Re: Stuff & Nonsense
« Reply #14212 on: Feb 1st, 2016, 06:49am »
Good morning all
'Blind' RAF pilot saved by wingman who talked him down
Dramatic rescue at RAF Leeming during a routine training flight in a Hawk jet
By Ben Farmer, Defence Correspondent 8:00PM GMT 31 Jan 2016
An RAF pilot who lost his sight in the middle of a training flight was talked down through a safe landing by a comrade who flew behind him, it has been disclosed.
The dramatic rescue happened last week at RAF Leeming during a routine training flight in a Hawk jet.
The unnamed pilot radioed to base after he was suddenly lost vision because of a suspected medical problem while flying solo above North Yorkshire in the BAE Systems single-engine training jet.
At one point the pilot’s vision was so bad that commander’s considered having him eject into the North Sea because there was little chance he could land safely, sources said.
But the prospect of him suffering ejection injuries, as well as losing the plane led them to dispatch another pilot, Flt Lt Paul Durban, to try to talk him down.
Flt Lt Durban, a 39-year-old father of two who flew Tornados in Iraq and Afghanistan before becoming an instructor at RAF Leeming, flew close behind the stricken pilot to talk him down.
A source said: “They think he had an infection in his eye and he just couldn’t see. The other pilot flew behind him and talked him down. They got him down safely and the plane is OK. Flt Lt Durban is fine too, though I think he was pretty exhausted.”
The RAF on Sunday confirmed the incident on January 28, but refused to comment on the condition of the stricken pilot. Sources said his vision was thought to have been affected by the sudden deterioration of an eye infection.
An RAF spokesman said: “During a routine training sortie on Thursday, one of our pilots temporarily suffered a partial loss of vision. To assist in the recovery of the aircraft to RAF Leeming, the pilot used the radio to request the assistance of a wingman and was promptly joined by another aircraft from the same squadron.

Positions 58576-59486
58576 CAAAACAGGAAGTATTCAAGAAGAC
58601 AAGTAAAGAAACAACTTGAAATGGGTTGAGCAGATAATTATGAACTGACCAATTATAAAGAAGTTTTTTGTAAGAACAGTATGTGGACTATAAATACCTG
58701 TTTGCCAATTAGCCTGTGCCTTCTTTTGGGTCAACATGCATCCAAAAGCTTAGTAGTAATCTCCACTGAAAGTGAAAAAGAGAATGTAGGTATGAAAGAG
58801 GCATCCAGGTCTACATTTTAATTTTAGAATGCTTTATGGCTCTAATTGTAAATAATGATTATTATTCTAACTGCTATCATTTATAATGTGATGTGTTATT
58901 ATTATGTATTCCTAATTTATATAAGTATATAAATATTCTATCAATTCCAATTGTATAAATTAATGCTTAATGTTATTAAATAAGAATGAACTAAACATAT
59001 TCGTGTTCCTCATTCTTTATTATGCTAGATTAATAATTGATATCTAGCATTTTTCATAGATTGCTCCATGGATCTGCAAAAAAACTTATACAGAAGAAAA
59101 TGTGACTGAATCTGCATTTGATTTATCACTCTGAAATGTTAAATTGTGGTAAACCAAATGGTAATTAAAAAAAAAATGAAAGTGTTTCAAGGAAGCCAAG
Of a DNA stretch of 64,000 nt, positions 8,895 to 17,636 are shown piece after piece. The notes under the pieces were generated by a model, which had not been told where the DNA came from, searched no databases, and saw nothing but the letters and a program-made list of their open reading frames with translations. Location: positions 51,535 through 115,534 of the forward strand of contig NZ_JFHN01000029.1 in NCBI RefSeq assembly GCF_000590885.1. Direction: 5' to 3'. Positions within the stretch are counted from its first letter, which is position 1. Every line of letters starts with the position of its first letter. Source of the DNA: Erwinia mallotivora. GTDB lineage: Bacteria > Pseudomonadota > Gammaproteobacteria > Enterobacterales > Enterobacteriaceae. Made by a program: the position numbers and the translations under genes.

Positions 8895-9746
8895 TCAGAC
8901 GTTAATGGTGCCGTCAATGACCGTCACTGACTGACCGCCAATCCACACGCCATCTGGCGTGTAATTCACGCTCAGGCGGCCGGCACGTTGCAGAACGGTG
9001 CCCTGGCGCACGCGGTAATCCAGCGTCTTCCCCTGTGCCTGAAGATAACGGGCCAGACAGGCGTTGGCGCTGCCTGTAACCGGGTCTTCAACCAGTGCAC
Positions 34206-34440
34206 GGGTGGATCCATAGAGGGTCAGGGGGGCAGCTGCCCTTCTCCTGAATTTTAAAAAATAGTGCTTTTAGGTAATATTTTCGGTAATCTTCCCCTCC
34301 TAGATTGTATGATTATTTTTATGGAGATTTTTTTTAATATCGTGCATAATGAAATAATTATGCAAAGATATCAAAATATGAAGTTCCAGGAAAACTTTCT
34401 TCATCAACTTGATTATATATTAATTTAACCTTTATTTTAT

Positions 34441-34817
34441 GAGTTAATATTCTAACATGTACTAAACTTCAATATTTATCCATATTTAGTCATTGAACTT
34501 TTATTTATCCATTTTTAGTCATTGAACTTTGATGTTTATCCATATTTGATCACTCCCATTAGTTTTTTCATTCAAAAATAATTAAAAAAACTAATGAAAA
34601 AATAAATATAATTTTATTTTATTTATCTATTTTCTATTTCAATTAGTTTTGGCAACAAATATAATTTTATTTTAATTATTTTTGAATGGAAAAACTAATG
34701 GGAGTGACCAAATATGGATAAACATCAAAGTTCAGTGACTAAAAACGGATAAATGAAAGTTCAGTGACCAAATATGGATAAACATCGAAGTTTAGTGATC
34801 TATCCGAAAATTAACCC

“The impaired pilot flew in formation back to RAF Leeming with the other aircraft where the pilot landed the aircraft uneventfully. Flying in formation, and conducting an approach to land as a formation, is a skill practised daily by RAF fast jet pilots.”
The RAF’s 100 Sqn use Hawk jets at RAF Leeming, near Richmond in North Yorkshire, to train forward air controllers and to act as enemy jets in practice missions. They are also flown by the RAF’s aerobatic team, the Red Arrows.
Re: Stuff & Nonsense
« Reply #14217 on: Feb 2nd, 2016, 08:28am »
GOOD MORNING LOVELY UFOCASEBOOKERS
What is this mysterious object hovering in skies above Manchester? Shocked motorist pulls over to film strange smoking craft The black object was seen above Greater Manchester Sophie Birch, 23, a PA from Ashton-under-Lyne filmed the sight
She believes it might be aliens
By Harriet Mallinson Published: 06:50 EST, 2 February 2016
This is the moment a mysterious UFO is spotted 'hovering' in the skies above Greater Manchester.
Video footage shows what appears to be a black object in the air with dark grey trails streaming out behind it above Ashton-under-Lyne.
As the recording plays through, the UFO continues to fly through the air, but doesn't appear to move in any direction.
Re: Stuff & Nonsense
« Reply #14218 on: Feb 2nd, 2016, 08:35am »
In the last months of World War Two, Nazi Germany tested an experimental fighter more spaceship than aircraft.
Only now are we realising how inspired it was. BBC Future looks at the Horten Ho 229, one of aviation’s most futuristic designs.
By Stephen Dowling 2 February 2016
In December, US aircraft maker Northrop Grumman unveiled a revolutionary design for a future fighter aircraft that could, theoretically, fly over the war zones of the coming century.
Their concept looks more like a flying saucer than a fighter plane – it is what aviation experts call a ‘flying wing’, a design which ditches the traditional tail fin at the back. This design helps reduce the aircraft’s size, and creates a smoother shape – one less likely to bounce back radar signals being sent out to detect it.
It looks about as futuristic as fighter aircraft can get, but its genesis goes far further back than you think – to a truly groundbreaking jet fighter design built and flown in Nazi Germany in the dying days of World War Two.
That aircraft – the Horten Ho 229 – might be a footnote in aviation history, but it was so far ahead of its time that its aerodynamic secrets are still not completely understood. In fact, there’s a chief scientist at Nasa still working to discover just how its creators managed to overcome the considerable aerodynamic challenges that should have made it unflyable.